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Still No Government in Iraq

stop

(guest blog by Taylor Marsh)

Iraq’s top legislator postponed the meeting of parliament scheduled for Monday, putting off "for a few days" an attempt to resolve a months-long deadlock over the formation of the country’s new government.

The move was not entirely unexpected, but it still represented a setback for U.S. officials and an Iraqi public losing patience with four months of political paralysis since Dec. 15, when the country held elections to form a long-term government.

The delay coincided with a surge in sectarian killings between Iraq’s Sunni Arabs and Shiite Muslims. At least 37 Iraqis died in shootings, bombings and other attacks Sunday, according to police officials and news reports. U.S. military officials also reported killing five insurgents in a raid in which a woman also was killed, and said four Marines were killed in combat west of Baghdad.

The Marines, from Regimental Combat Team 5, were killed in two engagements in Anbar province, officials said.

Iraqi Bid To End Impasse Stalls
Leader Postpones Parliament Session (photo by Mohammed Hato – AP)

As a blast rips through Tel Aviv, we get more disconcerting news out of Iraq. 

It may not sound as sexy as nuking Iran, but it’s a critical story for the U.S. and the entire Middle East region.

The Iraqis have postponed the meeting of parliament for "a few days." A few days? What exactly does that mean? In case the Iraqis don’t get it, let me just remind everone that we don’t have "a few days."

We’ve waited for over 4 months for the Iraqis to get their act together, while U.S. blood and treasure continues to be spilt and spent in Iraq. The Iraqis obviously don’t see the urgency in the situation. There’s only one reason why.

George W. Bush has not put near enough pressure on the Iraqis to get on with doing what the Iraqi people risked their lives to create, a government all of their own in Iraq. Why isn’t there more pressure being exerted from the president and his people?

One simple answer is that Bush doesn’t have any leverage with the Iraqis any longer. He’s talked so long about not leaving Iraq until the Iraqis stand up that they obviously know the president will give them all the time they need. Right now, the Iraqis don’t see a win in forming a government, because we’ll be there as long as they need us, regardless of how long it drags out. So, the Iraqis are taking their own sweet time. Bush saying he’ll stay until the Iraqis are ready has added to the carnage and the growing civil war crisis that is threatening to not only destabilize Iraq, but spread throughout the region.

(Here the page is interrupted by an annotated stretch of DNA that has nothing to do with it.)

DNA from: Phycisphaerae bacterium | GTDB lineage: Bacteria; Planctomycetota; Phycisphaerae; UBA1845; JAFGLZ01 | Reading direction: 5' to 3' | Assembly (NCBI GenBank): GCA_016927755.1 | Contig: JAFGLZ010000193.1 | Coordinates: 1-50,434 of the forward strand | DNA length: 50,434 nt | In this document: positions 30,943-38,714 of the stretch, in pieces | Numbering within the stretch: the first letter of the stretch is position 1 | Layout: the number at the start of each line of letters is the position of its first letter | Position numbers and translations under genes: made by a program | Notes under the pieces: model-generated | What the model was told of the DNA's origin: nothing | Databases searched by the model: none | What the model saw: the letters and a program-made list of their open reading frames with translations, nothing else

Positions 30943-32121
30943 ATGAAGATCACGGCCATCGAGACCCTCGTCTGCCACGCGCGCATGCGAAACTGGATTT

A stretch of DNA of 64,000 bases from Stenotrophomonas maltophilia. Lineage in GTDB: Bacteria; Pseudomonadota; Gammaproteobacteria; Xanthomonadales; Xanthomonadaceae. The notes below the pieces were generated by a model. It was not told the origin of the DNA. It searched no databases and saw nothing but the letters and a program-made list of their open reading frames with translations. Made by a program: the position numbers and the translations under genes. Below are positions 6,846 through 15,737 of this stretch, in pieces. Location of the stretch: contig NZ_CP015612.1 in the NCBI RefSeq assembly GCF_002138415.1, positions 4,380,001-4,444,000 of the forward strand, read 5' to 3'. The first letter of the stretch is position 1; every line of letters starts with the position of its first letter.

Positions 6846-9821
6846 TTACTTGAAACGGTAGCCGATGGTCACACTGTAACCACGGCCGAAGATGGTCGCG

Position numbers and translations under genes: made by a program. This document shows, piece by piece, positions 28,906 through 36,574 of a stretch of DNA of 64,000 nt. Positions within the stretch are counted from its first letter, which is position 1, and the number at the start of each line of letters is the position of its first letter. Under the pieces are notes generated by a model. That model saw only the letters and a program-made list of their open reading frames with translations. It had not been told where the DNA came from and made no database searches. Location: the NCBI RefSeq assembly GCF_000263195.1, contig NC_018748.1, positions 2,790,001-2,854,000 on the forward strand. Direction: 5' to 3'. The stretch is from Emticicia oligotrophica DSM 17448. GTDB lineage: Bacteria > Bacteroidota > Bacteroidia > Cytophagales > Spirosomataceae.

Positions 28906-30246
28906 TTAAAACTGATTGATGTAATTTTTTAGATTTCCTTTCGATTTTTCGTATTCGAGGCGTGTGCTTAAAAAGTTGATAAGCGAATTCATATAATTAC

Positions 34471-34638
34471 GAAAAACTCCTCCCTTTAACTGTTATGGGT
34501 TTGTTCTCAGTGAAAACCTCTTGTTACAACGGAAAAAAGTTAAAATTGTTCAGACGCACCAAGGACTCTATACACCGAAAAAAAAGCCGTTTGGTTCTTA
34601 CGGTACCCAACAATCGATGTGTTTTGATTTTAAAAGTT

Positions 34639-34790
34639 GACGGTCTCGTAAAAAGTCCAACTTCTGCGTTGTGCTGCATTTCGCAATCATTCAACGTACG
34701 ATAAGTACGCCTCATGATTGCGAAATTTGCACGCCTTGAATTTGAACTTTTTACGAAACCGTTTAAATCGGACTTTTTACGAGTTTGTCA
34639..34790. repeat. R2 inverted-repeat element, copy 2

Now that minority Shiite and Sunnis are fleeing cities on fear of their lives, you’d think the new Iraqi legislators would get the urgency of the situation.  But not even that sight has inspired them to move.

Via Juan Cole we get the continuing Bush foreign policy legacy: if at first you don’t succeed, try failing at the same strategy again and again.

U.S. officials are pressing for early local election in troubled Anbar province, hoping it will produce a government that can undercut support for the insurgency in the region where it is strongest.

The effort has gained new urgency amid U.S. fears that Sunni Arab extremists are trying to fill a political vacuum created when tribal sheiks fled to Jordan in recent months. The sheiks got out after a suicide attack and assassinations of local figures who had worked with the Americans.

Past attempts to form a government in Anbar – including provincial councils and officials appointed by the Americans or the U.S.-backed government in Baghdad – have had little success in winning public confidence in this Sunni Arab-dominated province, a bastion of the insurgency since it erupted following the U.S.-led invasion three years ago. (Juan Cole)

"A few days" wait to form an Iraqi government is not good enough. Someone needs to light a fire under these people. If Bush and his administration can’t get it done they need to get an emissary over to Iraq immediately who can make it happen and soon. Everything depends on Iraq forming a permanent government. Get it done.

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Taylor Marsh

Taylor Marsh

Taylor is a political commentator and radio personality who has been interviewed by C-SPAN's Washington Journal and all across TV and right-wing radio. She's been on the web for 10 years, going to blogging in late 2005. Taylor is affiliated with The Patriot Project, writes for Huffington Post, as well as Alternet. Her radio show debuted in 2002, which she now brings to her blog Mon-Thur, 6:00 p.m. Eastern or 3:00 p.m. Pacific. One of her passions is painting and creating political art. The graphic at the top of her blog is taken from the expressionist flag art that hangs in her home. She was born in Missouri, and has lived in New York City, Los Angeles and Las Vegas and some points in between.

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